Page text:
15. 15.

    Thomas SE, Winchester JB, Hickman G, DeBusk E. A confirmed case of injury to the long thoracic nerve following a posterior approach to an interscalene nerve block. Reg Anesth Pain Med 2013; 38: 370.

    PubMed  Article  Google Scholar 

  16. 16.

    Hanson NA, Auyong DB. Systematic ultrasound identification of the dorsal scapular and long thoracic nerves during interscalene block. Reg Anesth Pain Med 2013; 38: 54-7.

    PubMed  Article  Google Scholar 

  17. 17.

    Pakala SR, Beckman JD, Lyman S, Zayas VM. Cervical spine disease is a risk factor for persistent phrenic nerve paresis following interscalene nerve block. Reg Anesth Pain Med 2013; 38: 239-42.

    PubMed  Article  Google Scholar 

  18. 18.

    Hogan QH. Phrenic nerve function after interscalene block revisited: now, the long view. Anesthesiology 2013; 119: 250-2.

    PubMed  Article  Google Scholar 

  19. 19.

    Kaufman MR, Elkwood AI, Rose MI, et al. Surgical treatment of permanent diaphragm paralysis after interscalene nerve block for shoulder surgery. Anesthesiology 2013; 119: 484-7.

    PubMed  Article  Google Scholar 

  20. 20.

    Kessler J, Schafhalter-Zoppoth I, Gray AT. An ultrasound study of the phrenic nerve in the posterior cervical triangle: implications for the interscalene brachial plexus block. Reg Anesth Pain Med 2008; 33: 545-50.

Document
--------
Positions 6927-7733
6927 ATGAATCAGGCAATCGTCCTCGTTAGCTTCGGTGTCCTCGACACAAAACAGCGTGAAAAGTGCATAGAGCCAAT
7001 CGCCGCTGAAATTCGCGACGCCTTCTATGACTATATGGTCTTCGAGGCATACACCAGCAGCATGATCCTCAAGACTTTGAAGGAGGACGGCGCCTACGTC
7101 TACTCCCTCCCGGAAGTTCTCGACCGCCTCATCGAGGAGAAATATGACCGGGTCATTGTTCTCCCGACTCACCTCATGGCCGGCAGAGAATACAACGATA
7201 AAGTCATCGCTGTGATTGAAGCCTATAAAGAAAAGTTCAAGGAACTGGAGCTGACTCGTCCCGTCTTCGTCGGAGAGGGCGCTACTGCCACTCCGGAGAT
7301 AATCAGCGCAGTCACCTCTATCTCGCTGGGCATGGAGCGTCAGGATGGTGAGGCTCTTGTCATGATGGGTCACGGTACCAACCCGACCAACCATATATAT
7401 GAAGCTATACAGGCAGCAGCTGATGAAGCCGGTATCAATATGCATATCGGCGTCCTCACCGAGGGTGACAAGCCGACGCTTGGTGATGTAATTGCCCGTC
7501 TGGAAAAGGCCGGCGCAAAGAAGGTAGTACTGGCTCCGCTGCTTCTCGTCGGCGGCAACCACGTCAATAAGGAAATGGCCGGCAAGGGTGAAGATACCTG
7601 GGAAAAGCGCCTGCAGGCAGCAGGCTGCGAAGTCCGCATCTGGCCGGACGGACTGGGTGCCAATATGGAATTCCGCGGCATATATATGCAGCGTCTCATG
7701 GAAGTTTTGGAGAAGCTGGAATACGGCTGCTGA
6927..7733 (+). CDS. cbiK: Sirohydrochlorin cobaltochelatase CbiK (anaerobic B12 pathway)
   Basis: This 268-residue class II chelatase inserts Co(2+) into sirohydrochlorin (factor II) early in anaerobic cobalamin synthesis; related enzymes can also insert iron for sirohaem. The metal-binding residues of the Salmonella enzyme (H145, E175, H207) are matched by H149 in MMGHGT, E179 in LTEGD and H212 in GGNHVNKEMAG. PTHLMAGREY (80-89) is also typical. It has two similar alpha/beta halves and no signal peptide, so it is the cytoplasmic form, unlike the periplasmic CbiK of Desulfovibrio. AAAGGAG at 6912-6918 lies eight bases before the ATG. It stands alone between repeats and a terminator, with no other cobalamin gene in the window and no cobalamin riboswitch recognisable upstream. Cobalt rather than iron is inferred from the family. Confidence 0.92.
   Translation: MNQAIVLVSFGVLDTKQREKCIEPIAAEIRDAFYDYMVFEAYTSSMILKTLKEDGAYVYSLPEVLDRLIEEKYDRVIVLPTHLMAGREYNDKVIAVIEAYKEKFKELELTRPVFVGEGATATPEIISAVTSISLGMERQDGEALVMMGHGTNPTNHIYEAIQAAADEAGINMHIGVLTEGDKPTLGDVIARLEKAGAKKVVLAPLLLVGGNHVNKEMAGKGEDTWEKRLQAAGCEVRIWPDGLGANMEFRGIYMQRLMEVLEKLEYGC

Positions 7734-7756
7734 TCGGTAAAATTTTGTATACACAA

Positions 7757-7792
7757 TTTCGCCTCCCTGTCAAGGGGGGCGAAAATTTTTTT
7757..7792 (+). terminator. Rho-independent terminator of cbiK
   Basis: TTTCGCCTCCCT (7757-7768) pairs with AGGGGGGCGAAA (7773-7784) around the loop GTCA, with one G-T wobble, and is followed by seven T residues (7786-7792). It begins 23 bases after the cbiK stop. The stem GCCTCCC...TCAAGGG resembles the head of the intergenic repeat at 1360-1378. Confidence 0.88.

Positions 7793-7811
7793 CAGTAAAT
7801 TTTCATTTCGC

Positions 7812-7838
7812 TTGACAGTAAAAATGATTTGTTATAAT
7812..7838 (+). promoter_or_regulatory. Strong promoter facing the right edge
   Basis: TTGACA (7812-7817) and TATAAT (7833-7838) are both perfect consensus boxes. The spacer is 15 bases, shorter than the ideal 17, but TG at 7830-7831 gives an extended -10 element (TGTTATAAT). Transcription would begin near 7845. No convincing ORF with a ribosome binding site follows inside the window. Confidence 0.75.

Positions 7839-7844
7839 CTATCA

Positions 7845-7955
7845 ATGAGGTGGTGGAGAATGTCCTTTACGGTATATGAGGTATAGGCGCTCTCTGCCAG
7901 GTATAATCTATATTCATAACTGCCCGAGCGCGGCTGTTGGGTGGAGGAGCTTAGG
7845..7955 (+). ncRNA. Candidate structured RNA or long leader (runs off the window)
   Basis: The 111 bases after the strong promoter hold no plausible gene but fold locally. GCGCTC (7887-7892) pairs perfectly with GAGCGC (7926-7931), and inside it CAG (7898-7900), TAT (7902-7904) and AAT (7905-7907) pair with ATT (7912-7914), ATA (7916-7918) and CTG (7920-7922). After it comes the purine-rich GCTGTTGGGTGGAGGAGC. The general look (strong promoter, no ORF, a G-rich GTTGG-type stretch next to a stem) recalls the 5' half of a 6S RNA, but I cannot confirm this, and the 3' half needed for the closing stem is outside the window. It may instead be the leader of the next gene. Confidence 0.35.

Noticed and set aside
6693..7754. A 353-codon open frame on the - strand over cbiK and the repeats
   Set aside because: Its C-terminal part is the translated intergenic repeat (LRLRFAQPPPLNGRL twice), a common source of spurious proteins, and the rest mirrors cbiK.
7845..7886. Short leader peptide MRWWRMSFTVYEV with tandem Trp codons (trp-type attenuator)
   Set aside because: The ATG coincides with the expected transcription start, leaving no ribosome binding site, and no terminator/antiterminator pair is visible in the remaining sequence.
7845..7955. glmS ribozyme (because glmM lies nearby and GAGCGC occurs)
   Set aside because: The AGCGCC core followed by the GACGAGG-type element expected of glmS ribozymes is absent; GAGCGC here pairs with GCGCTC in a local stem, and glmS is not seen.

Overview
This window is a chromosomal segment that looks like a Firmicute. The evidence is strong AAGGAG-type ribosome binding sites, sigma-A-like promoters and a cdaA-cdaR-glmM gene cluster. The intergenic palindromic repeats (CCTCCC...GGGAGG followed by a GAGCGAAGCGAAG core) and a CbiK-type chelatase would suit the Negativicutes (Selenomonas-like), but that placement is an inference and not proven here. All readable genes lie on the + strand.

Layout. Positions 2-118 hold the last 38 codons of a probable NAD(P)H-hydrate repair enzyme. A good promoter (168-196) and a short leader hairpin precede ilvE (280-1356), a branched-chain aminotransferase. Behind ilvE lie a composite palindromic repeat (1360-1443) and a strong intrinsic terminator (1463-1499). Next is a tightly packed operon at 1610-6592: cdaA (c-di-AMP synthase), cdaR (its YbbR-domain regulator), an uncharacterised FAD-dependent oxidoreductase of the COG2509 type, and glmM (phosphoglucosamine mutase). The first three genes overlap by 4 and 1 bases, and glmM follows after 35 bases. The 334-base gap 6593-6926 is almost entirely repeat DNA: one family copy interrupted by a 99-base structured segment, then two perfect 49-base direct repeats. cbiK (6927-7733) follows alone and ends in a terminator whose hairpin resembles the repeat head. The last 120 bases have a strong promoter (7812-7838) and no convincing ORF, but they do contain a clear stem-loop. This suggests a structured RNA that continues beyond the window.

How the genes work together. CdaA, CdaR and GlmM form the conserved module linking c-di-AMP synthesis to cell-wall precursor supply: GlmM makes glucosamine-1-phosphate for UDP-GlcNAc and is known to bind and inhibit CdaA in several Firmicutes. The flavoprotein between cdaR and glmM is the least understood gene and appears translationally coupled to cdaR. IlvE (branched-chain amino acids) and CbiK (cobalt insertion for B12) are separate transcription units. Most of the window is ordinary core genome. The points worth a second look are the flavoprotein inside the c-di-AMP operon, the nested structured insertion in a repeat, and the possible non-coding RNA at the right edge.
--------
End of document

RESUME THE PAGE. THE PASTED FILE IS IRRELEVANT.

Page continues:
PubMed  Google Scholar 

  21. 21.

    Murata H, Sakai A, Hadzic A, Sumikawa K. The presence of transverse cervical and dorsal scapular arteries at three ultrasound probe positions commonly used in supraclavicular brachial plexus blockade. Anesth Analg 2012; 115: 470-3.

    PubMed  Article  Google Scholar 

Download references

Acknowledgments

Dr. Ki Jinn Chin is supported by a 2013-2015 Merit Award from the Department of Anesthesia, University of Toronto.

Funding

This work did not receive any direct funding support.

Conflicts of interest

None declared.

Author information

Affiliations

Authors

Corresponding author

Correspondence to Ki Jinn Chin MBBS.

Additional information

Author contributions

David Burckett-St.Laurent and Ki Jinn Chin contributed substantially to the conception and drafting of the article. David Burckett-St.Laurent, Vincent Chan, and Ki Jinn Chin contributed substantially to the design and drafting of the article.

Electronic supplementary material

Below is the link to the electronic supplementary material.

Supplementary material 1 (WMV 8107 kb)

Rights and permissions

Reprints and Permissions

About this article

Verify currency and authenticity via CrossMark

Cite this article

Burckett-St.Laurent, D., Chan, V. & Chin, K.J. Refining the ultrasound-guided interscalene brachial plexus block: the superior trunk approach. Can J Anesth/J Can Anesth 61, 1098–1102 (2014). https://doi.org/10.1007/s12630-014-0237-3

Download citation

Keywords

  • Brachial Plexus
  • Formoterol
  • Tiotropium
  • Tiotropium Bromide
  • Suprascapular Nerve